Atlassian CISO warns that new vulnerability can cause ‘significant data loss’
The chief information security officer for Australian software giant Atlassian warned this week that a new vulnerability affecting their Confluence Data Center and Confluence Server products could lead to “significant data loss if exploited.”
The company released an advisory on Monday night for CVE-2023-22518 — which carries a “critical” severity score of 9.1 — and the company said all publicly accessible Confluence Data Center and Server versions “are at critical risk and require immediate attention.”
The advisory stood out because it came with an “important” note from Atlassian CISO Bala Sathiamurthy, who stressed the need for customers to address the issue immediately.
“As part of our continuous security assessment processes, we have discovered that Confluence Data Center and Server customers are vulnerable to significant data loss if exploited by an unauthenticated attacker,” Sathiamurthy said.
“There are no reports of active exploitation at this time; however, customers must take immediate action to protect their instances.”
The company has released a patch for the issue but said customers unable to apply patches should back up their instances and remove them from the internet until they can be patched.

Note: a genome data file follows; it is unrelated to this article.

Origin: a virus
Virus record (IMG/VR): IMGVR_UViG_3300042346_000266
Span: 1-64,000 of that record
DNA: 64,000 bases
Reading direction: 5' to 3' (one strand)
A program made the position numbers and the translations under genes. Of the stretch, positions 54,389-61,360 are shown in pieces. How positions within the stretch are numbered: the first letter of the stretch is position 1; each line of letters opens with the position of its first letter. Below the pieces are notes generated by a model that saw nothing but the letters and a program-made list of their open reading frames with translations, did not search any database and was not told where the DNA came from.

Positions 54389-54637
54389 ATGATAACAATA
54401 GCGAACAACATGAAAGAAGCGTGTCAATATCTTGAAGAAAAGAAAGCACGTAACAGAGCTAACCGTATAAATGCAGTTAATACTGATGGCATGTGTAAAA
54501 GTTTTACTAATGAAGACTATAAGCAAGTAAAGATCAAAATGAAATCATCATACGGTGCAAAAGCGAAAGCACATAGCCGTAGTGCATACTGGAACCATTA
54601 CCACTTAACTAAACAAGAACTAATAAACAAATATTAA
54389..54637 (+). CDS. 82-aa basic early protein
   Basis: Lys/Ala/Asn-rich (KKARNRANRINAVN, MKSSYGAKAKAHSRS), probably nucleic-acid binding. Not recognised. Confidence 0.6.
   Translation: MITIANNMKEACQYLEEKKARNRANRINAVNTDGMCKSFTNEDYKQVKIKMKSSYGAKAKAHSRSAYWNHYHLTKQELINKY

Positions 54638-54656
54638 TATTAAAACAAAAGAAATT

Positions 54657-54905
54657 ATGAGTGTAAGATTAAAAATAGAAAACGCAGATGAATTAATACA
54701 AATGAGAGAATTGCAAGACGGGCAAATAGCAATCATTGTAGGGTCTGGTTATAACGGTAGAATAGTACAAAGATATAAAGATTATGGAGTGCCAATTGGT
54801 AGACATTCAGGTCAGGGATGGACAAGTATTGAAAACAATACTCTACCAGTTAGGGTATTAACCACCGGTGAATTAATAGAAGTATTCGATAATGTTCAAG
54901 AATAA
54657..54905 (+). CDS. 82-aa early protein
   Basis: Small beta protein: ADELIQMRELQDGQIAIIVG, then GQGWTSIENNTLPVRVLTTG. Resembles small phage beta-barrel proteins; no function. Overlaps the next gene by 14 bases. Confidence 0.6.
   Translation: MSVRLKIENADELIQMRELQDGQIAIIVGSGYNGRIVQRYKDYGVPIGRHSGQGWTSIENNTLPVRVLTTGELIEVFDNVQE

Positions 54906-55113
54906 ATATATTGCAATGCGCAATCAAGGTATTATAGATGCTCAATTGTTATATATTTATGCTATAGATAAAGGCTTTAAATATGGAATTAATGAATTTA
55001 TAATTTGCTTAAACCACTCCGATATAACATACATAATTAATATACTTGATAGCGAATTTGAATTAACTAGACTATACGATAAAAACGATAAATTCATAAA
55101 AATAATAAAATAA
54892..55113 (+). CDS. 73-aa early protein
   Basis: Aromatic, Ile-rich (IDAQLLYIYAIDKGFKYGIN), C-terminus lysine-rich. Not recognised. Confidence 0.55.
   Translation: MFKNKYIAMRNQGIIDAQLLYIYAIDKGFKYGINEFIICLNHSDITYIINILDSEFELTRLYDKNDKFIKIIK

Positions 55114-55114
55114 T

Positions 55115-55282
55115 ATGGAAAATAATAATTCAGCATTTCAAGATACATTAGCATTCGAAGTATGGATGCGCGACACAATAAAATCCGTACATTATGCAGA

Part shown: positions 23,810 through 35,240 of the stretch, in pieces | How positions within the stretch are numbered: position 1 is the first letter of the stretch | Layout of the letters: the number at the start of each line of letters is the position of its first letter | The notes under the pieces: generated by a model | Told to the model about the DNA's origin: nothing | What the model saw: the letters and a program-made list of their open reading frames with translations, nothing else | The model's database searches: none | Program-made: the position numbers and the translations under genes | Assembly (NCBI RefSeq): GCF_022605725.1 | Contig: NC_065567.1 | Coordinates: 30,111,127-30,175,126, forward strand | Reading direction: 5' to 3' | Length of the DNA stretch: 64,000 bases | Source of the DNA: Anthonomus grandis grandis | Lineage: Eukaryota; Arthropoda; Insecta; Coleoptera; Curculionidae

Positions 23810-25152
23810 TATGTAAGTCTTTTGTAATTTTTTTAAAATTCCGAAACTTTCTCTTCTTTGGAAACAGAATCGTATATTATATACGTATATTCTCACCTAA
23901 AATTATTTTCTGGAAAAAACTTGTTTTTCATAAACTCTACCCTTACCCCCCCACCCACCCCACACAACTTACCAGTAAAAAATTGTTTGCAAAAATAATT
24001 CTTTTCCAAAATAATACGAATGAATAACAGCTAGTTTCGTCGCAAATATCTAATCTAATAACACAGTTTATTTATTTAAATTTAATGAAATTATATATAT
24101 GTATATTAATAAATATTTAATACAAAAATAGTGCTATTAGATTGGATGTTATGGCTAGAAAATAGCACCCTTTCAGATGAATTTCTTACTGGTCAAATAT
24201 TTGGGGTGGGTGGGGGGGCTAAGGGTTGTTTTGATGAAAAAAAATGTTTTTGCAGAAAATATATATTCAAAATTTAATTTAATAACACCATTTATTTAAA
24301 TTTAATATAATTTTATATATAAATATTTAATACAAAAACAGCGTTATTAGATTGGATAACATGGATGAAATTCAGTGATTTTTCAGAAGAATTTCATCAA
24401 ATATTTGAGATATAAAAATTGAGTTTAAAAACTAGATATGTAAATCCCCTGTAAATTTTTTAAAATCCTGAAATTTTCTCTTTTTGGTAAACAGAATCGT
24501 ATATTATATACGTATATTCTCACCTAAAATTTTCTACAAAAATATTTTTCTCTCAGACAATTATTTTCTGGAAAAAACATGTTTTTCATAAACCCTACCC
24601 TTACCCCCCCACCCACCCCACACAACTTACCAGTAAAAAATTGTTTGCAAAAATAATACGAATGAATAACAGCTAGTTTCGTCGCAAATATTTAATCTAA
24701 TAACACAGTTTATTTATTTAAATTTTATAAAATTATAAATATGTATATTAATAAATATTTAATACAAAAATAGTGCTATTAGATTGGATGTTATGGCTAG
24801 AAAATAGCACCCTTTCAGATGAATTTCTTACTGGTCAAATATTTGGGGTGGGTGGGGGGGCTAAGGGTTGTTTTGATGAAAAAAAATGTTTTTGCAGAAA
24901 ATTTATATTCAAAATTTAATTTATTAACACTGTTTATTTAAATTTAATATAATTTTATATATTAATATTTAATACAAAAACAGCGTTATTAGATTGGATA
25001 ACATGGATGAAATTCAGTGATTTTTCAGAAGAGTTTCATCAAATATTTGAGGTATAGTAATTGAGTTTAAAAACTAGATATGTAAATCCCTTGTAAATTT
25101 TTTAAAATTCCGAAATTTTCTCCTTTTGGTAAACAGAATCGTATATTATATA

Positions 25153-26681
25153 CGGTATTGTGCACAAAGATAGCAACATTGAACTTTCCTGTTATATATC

“Instances accessible to the public internet, including those with user authentication, should be restricted from external network access until you can patch,” they said.
Earlier this month, Atlassian warned of another vulnerability affecting the same products —- CVE-2023-22515
“Atlassian has been made aware of an issue reported by a handful of customers where external attackers may have exploited a previously unknown vulnerability in publicly accessible Confluence Data Center and Server instances to create unauthorized Confluence administrator accounts and access Confluence instances,” they said on October 4.
Jonathan Greig is a Breaking News Reporter at Recorded Future News. Jonathan has worked across the globe as a journalist since 2014. Before moving back to New York City, he worked for news outlets in South Africa, Jordan and Cambodia. He previously covered cybersecurity at ZDNet and TechRepublic.